Why You Should Stay in Your Hometown
by Justin Hannegan
On the whole, it would appear to be for the best that the great majority of human beings should go on living in the place in which they were born. —T.S. Eliot, Notes towards the Definition of Culture
Americans have never learned to cherish permanence. Alexis de Tocqueville once said that an American will build a house in which to pass his old age and sell it before the roof is on; he will plant a garden and abandon it just as the trees are bearing fruit; and he will clear a field and leave others to reap the harvest. Things have not changed. Today, according to demographers, Americans move on average once every five years. The home is now a temporary stopping place rather than a permanent habitation.
By some rare chance, I escaped this rush of mobility. I grew up on street where my family has lived for four generations and in a city that was home to my ancestors before the Civil War. As a Benedictine monk, I will eventually take vows to live out the rest of my life in the same city, on the grounds of the Abbey of St. Mary and St. Louis. When I die, my body will be buried in the community’s cemetery just beside the abbey walls. I have inherited and now freely embrace a wonderful gift: permanence. I have learned, furthermore, that permanence is not merely a matter of taste—something to be embraced by the sedentary and eschewed by the restless—but a deep societal value. It is the guardian of family, tradition, practical wisdom, environment, and culture. I will argue, therefore, that the American disregard for permanence is not merely a national idiosyncrasy. It is a defect in our national character.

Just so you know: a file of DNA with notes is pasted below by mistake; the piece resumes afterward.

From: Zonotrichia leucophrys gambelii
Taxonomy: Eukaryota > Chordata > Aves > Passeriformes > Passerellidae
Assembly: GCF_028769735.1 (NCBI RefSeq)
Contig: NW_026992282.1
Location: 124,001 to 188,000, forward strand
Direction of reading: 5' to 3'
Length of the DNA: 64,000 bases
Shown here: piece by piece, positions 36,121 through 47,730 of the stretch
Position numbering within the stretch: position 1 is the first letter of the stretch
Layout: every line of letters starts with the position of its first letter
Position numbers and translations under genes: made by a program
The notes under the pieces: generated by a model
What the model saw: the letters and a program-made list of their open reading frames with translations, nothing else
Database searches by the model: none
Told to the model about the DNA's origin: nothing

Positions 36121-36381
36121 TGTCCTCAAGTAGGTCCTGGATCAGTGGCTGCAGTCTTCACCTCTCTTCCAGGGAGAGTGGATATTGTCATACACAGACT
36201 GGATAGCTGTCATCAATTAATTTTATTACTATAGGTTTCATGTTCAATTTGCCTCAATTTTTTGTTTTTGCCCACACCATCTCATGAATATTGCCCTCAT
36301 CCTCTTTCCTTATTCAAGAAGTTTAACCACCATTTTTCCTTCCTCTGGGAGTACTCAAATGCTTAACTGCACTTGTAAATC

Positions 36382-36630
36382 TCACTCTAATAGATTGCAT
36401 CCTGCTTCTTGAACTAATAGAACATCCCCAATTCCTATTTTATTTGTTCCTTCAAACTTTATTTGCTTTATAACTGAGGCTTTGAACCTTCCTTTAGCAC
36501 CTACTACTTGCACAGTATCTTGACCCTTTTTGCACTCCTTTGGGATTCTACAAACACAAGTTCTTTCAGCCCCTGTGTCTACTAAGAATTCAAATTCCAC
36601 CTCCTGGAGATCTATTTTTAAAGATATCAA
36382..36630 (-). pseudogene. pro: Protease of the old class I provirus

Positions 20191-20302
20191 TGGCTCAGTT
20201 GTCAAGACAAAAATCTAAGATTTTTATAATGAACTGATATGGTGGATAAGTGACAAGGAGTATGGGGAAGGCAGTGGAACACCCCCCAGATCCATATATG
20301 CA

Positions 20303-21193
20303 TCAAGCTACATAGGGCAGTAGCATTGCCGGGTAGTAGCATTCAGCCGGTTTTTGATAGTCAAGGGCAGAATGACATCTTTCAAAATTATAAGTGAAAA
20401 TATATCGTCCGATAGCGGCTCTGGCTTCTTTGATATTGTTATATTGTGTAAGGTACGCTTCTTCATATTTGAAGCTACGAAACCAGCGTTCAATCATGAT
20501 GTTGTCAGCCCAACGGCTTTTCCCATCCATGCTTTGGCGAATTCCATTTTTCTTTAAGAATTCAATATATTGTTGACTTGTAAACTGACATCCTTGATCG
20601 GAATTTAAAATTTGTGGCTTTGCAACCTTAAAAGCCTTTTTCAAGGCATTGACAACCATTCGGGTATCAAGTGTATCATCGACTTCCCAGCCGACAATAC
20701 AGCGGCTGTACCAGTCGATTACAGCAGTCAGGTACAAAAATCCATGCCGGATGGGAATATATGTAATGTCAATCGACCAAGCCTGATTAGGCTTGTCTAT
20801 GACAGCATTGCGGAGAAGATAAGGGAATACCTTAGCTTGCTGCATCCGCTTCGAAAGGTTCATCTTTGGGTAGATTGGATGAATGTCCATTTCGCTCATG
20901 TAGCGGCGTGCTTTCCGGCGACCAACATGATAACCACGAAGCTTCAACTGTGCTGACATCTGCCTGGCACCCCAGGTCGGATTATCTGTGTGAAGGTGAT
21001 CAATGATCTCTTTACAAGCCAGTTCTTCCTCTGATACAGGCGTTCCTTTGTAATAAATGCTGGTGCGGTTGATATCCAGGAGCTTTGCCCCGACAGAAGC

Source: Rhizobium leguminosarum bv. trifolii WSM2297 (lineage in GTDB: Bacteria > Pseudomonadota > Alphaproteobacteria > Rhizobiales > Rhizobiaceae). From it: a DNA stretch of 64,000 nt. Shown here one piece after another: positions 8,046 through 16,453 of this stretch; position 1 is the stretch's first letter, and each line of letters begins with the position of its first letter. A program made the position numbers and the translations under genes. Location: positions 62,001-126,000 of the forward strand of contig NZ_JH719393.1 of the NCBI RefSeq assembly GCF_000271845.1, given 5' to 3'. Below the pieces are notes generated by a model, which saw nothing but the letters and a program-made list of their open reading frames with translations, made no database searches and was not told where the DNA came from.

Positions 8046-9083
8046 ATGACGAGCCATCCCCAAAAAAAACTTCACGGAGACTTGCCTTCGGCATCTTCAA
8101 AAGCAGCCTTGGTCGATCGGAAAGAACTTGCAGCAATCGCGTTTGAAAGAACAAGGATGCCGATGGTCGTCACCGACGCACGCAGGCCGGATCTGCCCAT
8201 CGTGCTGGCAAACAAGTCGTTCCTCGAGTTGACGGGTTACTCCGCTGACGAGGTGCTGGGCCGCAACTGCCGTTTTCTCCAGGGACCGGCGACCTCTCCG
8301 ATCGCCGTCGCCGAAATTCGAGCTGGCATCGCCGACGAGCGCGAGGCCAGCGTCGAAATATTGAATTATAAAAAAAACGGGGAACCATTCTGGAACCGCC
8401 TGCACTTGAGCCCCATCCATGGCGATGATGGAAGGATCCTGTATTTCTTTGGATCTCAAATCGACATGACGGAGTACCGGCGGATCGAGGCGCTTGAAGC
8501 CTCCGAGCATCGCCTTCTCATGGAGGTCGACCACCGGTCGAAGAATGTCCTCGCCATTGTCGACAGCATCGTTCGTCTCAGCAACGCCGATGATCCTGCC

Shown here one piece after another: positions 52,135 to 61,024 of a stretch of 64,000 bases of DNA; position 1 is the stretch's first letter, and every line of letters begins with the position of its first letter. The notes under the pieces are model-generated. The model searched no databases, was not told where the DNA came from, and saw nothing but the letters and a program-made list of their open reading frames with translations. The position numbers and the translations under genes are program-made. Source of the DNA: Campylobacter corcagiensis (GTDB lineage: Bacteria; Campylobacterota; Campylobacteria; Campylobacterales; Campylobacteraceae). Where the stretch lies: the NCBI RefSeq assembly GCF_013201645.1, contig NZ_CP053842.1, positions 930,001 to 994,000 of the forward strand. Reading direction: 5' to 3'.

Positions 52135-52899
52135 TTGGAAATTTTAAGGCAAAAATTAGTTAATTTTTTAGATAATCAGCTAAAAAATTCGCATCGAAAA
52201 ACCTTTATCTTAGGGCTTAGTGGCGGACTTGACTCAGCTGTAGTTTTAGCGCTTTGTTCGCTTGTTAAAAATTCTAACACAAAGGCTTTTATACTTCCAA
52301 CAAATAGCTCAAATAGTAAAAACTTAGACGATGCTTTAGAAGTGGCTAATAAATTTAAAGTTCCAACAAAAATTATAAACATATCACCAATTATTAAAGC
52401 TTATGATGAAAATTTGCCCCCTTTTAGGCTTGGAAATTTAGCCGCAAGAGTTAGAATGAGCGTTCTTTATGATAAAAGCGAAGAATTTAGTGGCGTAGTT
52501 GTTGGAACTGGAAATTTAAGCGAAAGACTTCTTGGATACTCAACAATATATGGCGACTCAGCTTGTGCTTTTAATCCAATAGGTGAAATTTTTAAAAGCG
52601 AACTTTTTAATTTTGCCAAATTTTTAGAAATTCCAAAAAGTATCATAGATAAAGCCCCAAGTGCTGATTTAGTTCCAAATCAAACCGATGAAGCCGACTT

The first benefit of permanence is the preservation of the family. Today, our understanding of the family has been winnowed down to a household composed of two parents and their children (under the best of circumstances). But this is a mutilated understanding. The family is larger. It includes ancestors, grandparents, aunts, uncles, cousins, nephews, nieces and posterity, as well as parents and their children. Staying permanently in one place allows a wide range of family members to preserve a common life. It allows them to work, worship, and spend leisure time together. Permanence also preserves, through continuity of place and the memories that inhabit a place, the link between ancestors and posterity. In short, permanence helps prevent us from devolving into our current situation, where family members are scattered at great distances across a continent, often know each other only vaguely as acquaintances, consider themselves exempt from all claims of duty to one another, and have forgotten their common history.
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